IT’S been nearly four years since Ballarat swept out its council chamber after accusations of poor governance, conflicts of interests and murky party politics.
Only three councillors survived the 2008 local government shake-up – Des Hudson, Craig Fletcher and John Philips.
Six new faces appeared, with seasoned councillor Judy Verlin steering the relatively inexperienced group as mayor.
Councillors Cheryl Bromfield, Samantha McIntosh, Noel Perry, Ben Taylor and Mark Harris were all new to local government but brought with them a wide range of skills.
So what did this council decide were priorities for Ballarat? And how does the report card stack up as the council nears the end of its term?
On the plus side, Lake Wendouree is full again thanks to a jointly financed $7 million water harvesting scheme.
But criticism was levelled at the council over its lack of dredging progress, its problem-plagued weed harvesting program and the $30,000 hiring of a New Zealand consultant to ensure the lake was up to scratch for the 100th Boat Race.
The Ballarat West zone is surging ahead, with the creation new suburb Lucas and several other precinct structure plans nearly ready to cater for an estimated 40,000 population growth over the next 30 to 40 years. The Ballarat West Employment Zone will also provide 9000 new jobs and $5 billion in economic output.
But the Ballarat West Development Contributions Plan – which will fund infrastructure in the new suburbs – has been contentious, with developers claiming it has been rushed through.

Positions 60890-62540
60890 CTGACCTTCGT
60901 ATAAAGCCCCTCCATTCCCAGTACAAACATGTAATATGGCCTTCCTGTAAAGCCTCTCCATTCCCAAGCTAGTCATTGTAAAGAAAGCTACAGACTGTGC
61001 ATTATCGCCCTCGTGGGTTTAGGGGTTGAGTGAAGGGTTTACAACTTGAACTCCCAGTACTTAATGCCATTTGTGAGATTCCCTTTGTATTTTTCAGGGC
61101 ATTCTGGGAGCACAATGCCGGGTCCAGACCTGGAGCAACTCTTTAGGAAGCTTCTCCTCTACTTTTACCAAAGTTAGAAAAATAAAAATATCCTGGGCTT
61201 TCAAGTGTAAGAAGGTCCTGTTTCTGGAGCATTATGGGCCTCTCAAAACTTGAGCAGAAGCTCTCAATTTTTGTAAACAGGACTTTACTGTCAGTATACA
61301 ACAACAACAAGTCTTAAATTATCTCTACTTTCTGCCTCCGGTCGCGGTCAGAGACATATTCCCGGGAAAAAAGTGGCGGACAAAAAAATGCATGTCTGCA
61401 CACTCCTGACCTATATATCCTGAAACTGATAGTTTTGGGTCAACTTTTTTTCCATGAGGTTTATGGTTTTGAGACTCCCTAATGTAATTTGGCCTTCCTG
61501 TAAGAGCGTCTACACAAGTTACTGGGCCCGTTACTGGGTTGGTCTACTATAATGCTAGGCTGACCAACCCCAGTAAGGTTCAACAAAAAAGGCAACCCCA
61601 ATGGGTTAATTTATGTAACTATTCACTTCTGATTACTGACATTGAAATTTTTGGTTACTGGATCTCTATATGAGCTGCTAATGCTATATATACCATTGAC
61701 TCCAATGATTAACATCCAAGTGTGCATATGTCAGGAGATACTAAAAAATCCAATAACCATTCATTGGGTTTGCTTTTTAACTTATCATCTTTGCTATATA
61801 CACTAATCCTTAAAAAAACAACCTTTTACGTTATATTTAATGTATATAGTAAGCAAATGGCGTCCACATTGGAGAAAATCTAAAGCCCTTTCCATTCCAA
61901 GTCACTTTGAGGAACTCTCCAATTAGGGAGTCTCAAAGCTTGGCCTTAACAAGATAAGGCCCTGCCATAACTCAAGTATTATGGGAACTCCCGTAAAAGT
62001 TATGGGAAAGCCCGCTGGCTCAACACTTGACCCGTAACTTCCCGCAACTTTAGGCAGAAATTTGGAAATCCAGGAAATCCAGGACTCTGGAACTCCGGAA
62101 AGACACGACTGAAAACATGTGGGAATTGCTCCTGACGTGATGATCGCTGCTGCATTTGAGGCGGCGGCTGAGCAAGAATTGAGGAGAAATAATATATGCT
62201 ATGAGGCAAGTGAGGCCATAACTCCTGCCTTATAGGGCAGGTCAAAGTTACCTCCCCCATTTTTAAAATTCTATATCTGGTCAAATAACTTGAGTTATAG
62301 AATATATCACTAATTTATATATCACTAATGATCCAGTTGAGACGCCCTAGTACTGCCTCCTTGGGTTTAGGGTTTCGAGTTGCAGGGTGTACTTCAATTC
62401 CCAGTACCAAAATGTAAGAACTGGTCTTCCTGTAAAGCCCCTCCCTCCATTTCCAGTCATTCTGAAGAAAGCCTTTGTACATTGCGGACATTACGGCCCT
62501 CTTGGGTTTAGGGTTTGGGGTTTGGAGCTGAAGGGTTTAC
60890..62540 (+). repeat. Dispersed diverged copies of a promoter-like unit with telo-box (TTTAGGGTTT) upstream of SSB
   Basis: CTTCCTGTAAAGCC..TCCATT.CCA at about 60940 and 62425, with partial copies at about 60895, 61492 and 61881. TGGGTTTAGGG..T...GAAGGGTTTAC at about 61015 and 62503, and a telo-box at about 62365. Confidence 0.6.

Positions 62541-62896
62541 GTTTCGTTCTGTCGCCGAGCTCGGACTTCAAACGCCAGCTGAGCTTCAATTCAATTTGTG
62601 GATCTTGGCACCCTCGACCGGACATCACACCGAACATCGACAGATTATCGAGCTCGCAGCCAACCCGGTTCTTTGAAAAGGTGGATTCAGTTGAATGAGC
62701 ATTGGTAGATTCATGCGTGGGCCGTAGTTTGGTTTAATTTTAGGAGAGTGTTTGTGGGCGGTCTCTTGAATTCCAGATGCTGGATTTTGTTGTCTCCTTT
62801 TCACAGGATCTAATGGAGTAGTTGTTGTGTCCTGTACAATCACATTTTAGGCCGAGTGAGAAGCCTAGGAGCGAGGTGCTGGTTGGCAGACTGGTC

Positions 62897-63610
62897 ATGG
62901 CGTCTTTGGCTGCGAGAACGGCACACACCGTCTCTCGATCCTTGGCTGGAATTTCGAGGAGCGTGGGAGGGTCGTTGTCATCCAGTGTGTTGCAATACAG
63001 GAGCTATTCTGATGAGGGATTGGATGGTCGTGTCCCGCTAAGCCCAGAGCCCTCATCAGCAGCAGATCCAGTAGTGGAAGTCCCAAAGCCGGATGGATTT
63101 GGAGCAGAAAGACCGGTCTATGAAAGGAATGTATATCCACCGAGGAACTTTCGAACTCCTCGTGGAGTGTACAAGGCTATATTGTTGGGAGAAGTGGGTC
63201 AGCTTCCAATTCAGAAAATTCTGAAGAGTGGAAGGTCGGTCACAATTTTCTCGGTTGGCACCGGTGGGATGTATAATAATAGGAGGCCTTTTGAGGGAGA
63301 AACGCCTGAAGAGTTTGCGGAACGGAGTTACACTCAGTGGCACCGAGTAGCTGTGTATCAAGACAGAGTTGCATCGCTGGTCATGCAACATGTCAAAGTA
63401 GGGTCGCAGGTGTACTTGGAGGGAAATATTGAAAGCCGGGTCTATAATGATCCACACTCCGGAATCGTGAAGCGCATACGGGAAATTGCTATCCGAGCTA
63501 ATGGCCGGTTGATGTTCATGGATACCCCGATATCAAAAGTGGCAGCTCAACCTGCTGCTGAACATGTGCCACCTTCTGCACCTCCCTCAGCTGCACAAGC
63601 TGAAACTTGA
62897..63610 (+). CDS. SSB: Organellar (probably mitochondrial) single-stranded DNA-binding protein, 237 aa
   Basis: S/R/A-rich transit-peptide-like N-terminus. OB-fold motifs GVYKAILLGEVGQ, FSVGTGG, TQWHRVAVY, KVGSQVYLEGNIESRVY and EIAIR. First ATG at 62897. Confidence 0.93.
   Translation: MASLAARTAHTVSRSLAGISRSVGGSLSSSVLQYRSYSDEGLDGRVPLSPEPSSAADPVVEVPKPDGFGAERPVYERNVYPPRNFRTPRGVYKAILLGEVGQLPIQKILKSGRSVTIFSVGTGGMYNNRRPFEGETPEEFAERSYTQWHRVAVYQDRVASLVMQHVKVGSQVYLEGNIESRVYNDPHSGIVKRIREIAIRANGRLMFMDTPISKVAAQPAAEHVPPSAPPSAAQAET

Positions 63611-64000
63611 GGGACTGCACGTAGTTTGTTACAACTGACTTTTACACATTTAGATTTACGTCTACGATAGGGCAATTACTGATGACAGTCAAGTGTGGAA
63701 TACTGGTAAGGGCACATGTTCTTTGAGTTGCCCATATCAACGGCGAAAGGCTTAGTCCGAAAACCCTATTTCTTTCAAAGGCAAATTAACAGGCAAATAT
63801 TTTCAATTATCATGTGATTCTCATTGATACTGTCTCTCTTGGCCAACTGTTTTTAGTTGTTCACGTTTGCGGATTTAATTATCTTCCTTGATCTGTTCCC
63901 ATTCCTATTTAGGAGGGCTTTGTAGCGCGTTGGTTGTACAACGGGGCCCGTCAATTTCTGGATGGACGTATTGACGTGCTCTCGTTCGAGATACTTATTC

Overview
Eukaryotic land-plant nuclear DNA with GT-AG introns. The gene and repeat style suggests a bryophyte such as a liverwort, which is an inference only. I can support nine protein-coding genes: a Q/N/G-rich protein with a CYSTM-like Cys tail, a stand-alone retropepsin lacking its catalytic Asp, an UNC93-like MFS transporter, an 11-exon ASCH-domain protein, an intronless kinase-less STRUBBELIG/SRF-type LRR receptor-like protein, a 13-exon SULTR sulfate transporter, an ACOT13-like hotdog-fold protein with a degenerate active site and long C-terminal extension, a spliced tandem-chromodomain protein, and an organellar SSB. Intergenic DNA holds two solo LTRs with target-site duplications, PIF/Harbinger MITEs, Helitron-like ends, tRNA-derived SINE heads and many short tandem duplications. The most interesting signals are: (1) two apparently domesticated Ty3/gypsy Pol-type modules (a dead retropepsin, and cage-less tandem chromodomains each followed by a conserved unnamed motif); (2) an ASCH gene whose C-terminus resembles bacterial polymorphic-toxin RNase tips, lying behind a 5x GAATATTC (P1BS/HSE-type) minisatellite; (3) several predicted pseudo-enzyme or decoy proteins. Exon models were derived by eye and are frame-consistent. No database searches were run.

The council has also aggressively attacked problem gambling, by creating the Ballarat Gaming Policy Framework to allow it to have more of a say over locating poker machines.
The controversial Eureka Centre, now the Museum of Australian Democracy at Eureka, will open later this year. It remains to be seen whether it will capture the public’s imagination enough to justify its $11 million price tag.
And the council is leading the way in trying to establish an $80 million sporting precinct based around Eureka Stadium, with plans for an upgrade to host AFL games. However, progress relies on state and federal government funding, with predictions it will be years before any real progress is made.
On the negative side, the council has failed to make progress on two of Ballarat’s biggest issues.
The Civic Hall remains boarded up on its Mair Street site, with plans for a $40 million council office and car park development scuttled by public dissent.
Similarly, new saleyards for Ballarat still appear years away. Regional Infrastructure has been appointed to build the Ballarat Livestock Selling Centre but so far can’t even name a site, claiming legal issues with their preferred option.
There has also been concerns over the Eureka Pool’s management tender, the lack of a permanent youth centre and the need for a kerbside greenwaste service.
But mayor Mark Harris said local government tended to cop a “kneejerk reaction”.
“People very often focus on the wrong issues, not the fact we have a $30 million capital works program each year,” Cr Harris said.
“We shouldn’t focus on the criticisms but on how we have confronted these different issues.”
For example, Cr Harris said the critical decision about the saleyards was putting them out to tender and not operating them themselves.
“The important decision was the first one and we should be judged on that, not just on how much progress has been made.”
He said it was a similar matter with the Civic Hall, where the default position could have been to do nothing.
“We chose to have a bold plan. In the process of it being tested, it was abandoned entirely and we are now going through the community consultation process.
“I feel satisfied with our processes. It shouldn’t be a list of ticks and crosses.”
Cr Harris also said he was proud party politics had played little role in the council chamber.
“Every decision was done for the good of the community.”